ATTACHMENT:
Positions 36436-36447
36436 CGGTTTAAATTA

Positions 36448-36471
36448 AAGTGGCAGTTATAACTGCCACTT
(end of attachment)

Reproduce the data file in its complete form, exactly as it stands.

Positions 36436-36447
36436 CGGTTTAAATTA

Positions 36448-36471
36448 AAGTGGCAGTTATAACTGCCACTT